Colts and Cowboys lurk as possible Super Bowl crashers
Usually, the Super Bowl is won by one of the two or three teams that everyone expects to win the Super Bowl. Occasionally, however, an underdog breaks through that ceiling, like the Ravens in 2013 or the Giants in 2012.
This article takes two teams who are not part of the triumvirate of Super Bowl favorites (the Packers, Seahawks, and Patriots) and makes the case for why they might be the surprise team hoisting the Lombardi this February in Santa Clara.
While many people see the Colts as a close second to the Patriots or even a favorite to win the AFC, betting markets still see the Patriots and even the likely declining Broncos as surer bets to reach Super Bowl Sunday. This underestimation is misguided.
The main reason is the Colts’ offseason. To start this offseason, the Colts had four problem spots. First, the running back group was an absolute disaster, with Trent Richardson serving as the symbol of a group that failed to ever do much of anything. Second, the defensive line was weak, as outside linebacker Bjoern Werner failed to justify his second round draft slot. Third, Reggie Wayne’s departure left a huge hole for a receiver across from T.Y. Hilton. Finally, the offensive line was a mess, with tackle Gosder Cherlius simply not living up to his billing.
Other spots such as the secondary weren’t great Vontae Davis proved he was one of the league’s best cornerbacks last year, but one cornerback doesn’t make a secondary. General manager Ryan Grigson took those into account as well in free agency even though they weren’t disasters.
The Colts fixed all of these problems. Former San Francisco running back Frank Gore, though no longer a star, is a competent running back who can add yards to the end of a play with his patience and cutting ability. Former Philadelphia outside linebacker Trent Cole continued to play very well last year and will add a much needed extra weapon to replace the Colts’ long time star Robert Mathis. Former Texans wide receiver Andre Johnson brings Reggie Wayne’s experience and possession receiving style while arguably being an improvement talent wise. Former Philadelphia guard Todd Herremans has been great every year he has not been injured (as he was last season). He’ll help shore up the interior of a line that, for years, has looked like it was hired by the rest of the AFC South to get quarterback Andrew Luck killed. Safety Mike Adams and cornerback Darius Butler could help shore up the secondary.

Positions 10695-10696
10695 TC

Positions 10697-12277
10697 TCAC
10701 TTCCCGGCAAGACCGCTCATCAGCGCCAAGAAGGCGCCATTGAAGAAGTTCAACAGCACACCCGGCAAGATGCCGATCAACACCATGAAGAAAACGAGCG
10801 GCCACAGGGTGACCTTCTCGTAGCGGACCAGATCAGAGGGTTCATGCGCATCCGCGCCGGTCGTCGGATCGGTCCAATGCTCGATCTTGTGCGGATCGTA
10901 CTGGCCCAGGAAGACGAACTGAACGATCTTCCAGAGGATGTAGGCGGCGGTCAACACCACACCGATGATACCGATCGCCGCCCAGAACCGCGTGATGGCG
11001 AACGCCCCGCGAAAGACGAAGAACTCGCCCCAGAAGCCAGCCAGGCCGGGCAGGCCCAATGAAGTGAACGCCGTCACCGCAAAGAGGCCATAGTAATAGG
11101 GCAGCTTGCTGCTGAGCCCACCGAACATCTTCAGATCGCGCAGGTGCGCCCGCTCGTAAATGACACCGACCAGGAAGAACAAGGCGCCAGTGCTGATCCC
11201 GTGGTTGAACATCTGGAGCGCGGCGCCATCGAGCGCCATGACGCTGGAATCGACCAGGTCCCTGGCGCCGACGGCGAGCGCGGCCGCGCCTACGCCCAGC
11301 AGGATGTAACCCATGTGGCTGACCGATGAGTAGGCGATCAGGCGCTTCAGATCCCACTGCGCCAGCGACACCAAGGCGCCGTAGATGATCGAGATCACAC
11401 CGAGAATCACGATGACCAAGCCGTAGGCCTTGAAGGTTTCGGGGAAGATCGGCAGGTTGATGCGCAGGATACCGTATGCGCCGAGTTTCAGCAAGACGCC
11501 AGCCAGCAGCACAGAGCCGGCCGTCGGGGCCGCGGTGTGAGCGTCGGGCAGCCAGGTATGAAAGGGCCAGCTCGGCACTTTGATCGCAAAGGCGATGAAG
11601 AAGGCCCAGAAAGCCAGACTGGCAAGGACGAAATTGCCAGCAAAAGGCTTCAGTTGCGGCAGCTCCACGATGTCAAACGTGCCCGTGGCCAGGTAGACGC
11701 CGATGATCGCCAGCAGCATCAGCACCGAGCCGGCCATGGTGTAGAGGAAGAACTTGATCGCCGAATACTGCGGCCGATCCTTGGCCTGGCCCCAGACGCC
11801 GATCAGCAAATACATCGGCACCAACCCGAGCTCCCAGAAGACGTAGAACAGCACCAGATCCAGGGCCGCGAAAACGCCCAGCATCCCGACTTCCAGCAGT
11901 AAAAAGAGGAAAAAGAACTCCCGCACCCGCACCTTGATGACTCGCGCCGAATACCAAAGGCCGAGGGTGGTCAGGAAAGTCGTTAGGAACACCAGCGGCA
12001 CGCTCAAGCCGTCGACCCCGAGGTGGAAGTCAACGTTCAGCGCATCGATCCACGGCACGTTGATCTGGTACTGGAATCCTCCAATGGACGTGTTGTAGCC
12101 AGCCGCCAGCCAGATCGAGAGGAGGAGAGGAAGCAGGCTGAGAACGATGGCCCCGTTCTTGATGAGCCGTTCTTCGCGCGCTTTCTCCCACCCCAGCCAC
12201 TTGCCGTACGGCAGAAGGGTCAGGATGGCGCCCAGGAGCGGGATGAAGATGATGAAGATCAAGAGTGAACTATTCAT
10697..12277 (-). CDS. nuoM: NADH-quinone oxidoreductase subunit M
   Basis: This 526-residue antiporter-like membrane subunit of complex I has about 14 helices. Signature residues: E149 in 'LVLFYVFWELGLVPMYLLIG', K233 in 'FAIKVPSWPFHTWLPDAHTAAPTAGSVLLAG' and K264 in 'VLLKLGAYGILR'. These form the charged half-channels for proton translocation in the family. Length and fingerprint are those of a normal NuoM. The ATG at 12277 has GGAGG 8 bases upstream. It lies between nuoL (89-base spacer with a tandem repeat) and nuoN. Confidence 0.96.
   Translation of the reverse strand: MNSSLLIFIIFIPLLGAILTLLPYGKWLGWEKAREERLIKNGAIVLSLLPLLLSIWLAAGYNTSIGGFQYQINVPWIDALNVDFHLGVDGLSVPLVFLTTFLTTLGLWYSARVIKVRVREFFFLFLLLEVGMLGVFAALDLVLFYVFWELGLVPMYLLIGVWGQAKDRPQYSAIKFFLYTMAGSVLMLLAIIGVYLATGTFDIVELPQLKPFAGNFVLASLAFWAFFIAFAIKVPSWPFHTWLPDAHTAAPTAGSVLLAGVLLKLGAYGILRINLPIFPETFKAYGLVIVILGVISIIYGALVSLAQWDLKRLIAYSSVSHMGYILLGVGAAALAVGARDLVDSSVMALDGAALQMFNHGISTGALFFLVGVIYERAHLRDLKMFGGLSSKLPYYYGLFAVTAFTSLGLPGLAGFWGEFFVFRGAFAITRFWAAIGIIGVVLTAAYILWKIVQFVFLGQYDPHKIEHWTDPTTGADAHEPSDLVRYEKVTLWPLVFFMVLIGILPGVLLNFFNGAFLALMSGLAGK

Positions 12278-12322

All of the offseason changes are reasons to think the team will improve, while not even mentioning that Luck is entering his fourth year. He still has plenty of room to grow, and he has gotten tangibly better with both his accuracy and decision making through each of his first three seasons.
It seems extremely likely that the Colts will waltz through their division. However, with the Broncos weakened and the Patriots losing their secondary and starting three rookies on the offensive line, the Colts might face weak competition all the way to the Super Bowl. There’s no reason to exclude them from the discussion of who can take home the prize.
Last year the Cowboys had an incredible offense, driven by a powerful and skilled offensive line. In their positions, Quarterback Tony Romo and wide receiver Dez Bryant were among the league’s best. While this team may miss running back DeMarco Murray, running backs rely on their offensive lines to break open holes.
Murray was not considered a particularly good back until the Dallas offensive line went supernova two years ago. Replacing Murray with running backs Joseph Randle and Darren McFadden will likely work fine.
The defensive side is more questionable, but it lacked talent last year, too. Rookie defensive end Randy Gregory almost certainly would have been a high first round pick if he wasn’t caught committing the apparently unforgivable crime of smoking pot. The return of linebacker Sean Lee adds more talent, and Defensive Coordinator Rod Marinelli has his sterling reputation for a reason. The Cowboys’ troubled defense last season was only slightly below average, and still made it within one play of the NFC Championship game.
With an improvement on the defense and the offense continuing to hum, it’s possible the Cowboys can finally shed the endless ridicule of the last six seasons and grab Super Bowl 50.